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Watch video: NASA reveals the mysterious 'dark side' of the moon

Shweta Sengar | Updated on: 13 February 2017, 3:34 IST

Those dwelling on Earth have never seen the dark side of the moon.

However, from a million miles away, a NASA camera on the Deep Space Climate Observatory (DSCOVR) satellite has captured a breathtaking view of the moon during its transit of the Earth.

The series of photographs combined in to a video reveal the dark side of the moon which is hardly visible from the Earth.

The thin dark line on the right side of the moon is its shadow.

One prominent feature of the dark side is the absence of Maria or large and dark basaltic plains which are so prominent on the earth facing side.

"It is surprising how much brighter Earth is than the moon. Our planet is a truly brilliant object in dark space compared to the lunar surface," said said Adam Szabo, project scientist at NASA's Goddard Space Flight Center in Greenbelt, Maryland.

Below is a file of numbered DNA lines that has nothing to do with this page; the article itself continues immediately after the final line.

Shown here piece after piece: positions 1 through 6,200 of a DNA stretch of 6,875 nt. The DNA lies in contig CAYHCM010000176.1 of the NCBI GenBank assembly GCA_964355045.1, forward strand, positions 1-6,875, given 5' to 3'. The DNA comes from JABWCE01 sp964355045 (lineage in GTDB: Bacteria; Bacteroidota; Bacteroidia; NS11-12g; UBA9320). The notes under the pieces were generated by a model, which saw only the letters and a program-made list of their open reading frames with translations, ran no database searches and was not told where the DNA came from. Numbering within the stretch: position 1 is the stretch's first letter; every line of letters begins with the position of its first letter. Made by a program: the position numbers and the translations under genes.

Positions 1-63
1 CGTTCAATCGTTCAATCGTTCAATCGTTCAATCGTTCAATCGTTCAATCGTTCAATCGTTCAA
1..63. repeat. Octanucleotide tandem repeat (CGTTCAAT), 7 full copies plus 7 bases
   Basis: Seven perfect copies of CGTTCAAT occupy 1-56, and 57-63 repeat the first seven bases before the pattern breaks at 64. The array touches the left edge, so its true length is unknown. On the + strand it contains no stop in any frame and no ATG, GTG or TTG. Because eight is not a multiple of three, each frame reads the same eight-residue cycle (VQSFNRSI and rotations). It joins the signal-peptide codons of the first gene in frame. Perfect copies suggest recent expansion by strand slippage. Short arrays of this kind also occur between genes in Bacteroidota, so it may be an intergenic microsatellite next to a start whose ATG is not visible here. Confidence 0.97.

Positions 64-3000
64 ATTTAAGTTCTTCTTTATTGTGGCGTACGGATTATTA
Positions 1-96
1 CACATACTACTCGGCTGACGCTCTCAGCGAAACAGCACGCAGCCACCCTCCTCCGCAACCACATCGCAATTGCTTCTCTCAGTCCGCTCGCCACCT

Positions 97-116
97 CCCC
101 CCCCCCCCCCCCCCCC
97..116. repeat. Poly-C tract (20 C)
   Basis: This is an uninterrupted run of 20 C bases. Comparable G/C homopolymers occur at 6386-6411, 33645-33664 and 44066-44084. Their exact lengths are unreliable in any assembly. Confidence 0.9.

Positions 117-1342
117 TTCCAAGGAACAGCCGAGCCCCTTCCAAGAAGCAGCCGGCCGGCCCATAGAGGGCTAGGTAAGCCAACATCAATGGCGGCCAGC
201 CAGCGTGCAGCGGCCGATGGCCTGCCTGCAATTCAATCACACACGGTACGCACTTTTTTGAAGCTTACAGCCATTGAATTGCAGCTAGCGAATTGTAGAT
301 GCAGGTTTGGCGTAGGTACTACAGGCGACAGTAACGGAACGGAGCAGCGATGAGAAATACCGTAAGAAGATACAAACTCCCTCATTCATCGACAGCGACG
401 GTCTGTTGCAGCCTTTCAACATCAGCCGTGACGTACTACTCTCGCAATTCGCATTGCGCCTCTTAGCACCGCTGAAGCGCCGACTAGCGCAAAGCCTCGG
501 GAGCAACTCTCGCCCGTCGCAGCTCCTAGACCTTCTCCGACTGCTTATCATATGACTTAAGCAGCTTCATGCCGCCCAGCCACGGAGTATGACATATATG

NASA's Earth Polychromatic Imaging Camera (EPIC) captured these stunning images via a four megapixel CCD camera and telescope on the DSCOVR satellite which is orbiting 1 lakh kilometres from Earth.

Watch video:

This animation features actual satellite images of the far side of the moon, illuminated by the sun, as it crosses between the DSCOVR spacecraft's Earth Polychromatic Imaging Camera (EPIC) and telescope, and the Earth - one million miles away.

NASA says that these images were taken between 3:50 pm and 8:45 pm EDT on 16 July. In the video, the moon is moving over the Pacific Ocean near North America. Interestingly, the North Pole is visible in the upper left corner, reflecting the orbital tilt of the Earth.

The dark side of the moon was not seen until 1959 when Soviet Luna 3 spacecraft returned the first images to Earth.

First published: 7 August 2015, 11:14 IST
Shweta Sengar @ShwetaSengar

Shweta covers Science & Technology for Catch Live at Catch News, scouring the Internet to bring readers items of interest, both serious and amusing. A foodie, photography enthusiast and globetrotter, she has also worked at The Economic Times before joining the Catch team. She studied Commerce at Kanpur University and has a PGD in Advanced Journalism from YMCA, New Delhi.